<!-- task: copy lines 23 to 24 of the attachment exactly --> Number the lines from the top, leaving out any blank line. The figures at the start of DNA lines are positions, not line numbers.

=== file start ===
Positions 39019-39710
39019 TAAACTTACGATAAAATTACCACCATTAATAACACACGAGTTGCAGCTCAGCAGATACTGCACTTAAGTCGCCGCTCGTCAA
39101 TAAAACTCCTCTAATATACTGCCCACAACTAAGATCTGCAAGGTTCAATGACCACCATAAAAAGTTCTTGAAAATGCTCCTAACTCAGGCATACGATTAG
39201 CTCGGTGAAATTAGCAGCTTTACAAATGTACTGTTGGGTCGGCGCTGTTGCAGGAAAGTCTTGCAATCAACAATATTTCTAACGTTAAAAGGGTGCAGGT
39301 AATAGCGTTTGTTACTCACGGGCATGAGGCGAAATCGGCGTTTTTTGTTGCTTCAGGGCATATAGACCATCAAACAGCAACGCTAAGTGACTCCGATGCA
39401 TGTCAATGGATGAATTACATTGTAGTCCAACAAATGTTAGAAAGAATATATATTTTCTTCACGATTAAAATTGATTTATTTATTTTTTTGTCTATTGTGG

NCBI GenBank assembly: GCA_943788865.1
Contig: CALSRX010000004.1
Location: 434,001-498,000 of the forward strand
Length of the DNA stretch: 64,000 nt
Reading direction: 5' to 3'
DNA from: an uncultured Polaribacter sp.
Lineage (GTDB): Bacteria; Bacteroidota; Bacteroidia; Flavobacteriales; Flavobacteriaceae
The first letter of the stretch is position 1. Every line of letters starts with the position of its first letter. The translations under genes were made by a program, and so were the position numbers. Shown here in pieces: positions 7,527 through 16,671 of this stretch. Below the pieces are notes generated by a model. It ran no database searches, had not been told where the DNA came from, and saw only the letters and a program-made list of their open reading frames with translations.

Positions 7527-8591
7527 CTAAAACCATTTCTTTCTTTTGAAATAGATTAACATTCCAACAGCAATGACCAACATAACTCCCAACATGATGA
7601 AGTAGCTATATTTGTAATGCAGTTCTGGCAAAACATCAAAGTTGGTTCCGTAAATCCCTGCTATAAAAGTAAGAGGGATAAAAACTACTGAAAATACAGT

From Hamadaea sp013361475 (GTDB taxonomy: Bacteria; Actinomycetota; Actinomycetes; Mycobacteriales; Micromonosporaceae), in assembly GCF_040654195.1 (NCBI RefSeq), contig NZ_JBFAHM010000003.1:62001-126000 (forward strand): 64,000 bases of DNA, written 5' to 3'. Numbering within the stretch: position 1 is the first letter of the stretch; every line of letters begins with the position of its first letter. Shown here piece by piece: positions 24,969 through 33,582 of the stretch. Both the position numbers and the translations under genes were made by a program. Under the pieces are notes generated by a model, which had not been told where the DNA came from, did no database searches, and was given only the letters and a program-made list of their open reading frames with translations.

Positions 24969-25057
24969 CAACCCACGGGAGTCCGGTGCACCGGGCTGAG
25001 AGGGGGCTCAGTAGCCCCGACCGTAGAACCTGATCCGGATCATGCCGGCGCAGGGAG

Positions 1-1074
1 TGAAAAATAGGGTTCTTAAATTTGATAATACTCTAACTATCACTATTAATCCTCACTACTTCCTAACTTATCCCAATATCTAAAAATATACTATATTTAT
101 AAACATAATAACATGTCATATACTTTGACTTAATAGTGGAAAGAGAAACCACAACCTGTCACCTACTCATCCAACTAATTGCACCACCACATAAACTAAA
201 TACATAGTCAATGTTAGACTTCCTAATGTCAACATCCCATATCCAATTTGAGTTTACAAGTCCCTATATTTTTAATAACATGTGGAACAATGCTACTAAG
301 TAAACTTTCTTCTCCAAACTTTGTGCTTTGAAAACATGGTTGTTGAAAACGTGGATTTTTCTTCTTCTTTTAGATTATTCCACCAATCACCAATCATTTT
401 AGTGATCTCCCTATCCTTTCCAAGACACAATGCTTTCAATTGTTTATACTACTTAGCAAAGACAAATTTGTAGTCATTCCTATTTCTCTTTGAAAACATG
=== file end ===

1 TGAAAAATAGGGTTCTTAAATTTGATAATACTCTAACTATCACTATTAATCCTCACTACTTCCTAACTTATCCCAATATCTAAAAATATACTATATTTAT
101 AAACATAATAACATGTCATATACTTTGACTTAATAGTGGAAAGAGAAACCACAACCTGTCACCTACTCATCCAACTAATTGCACCACCACATAAACTAAA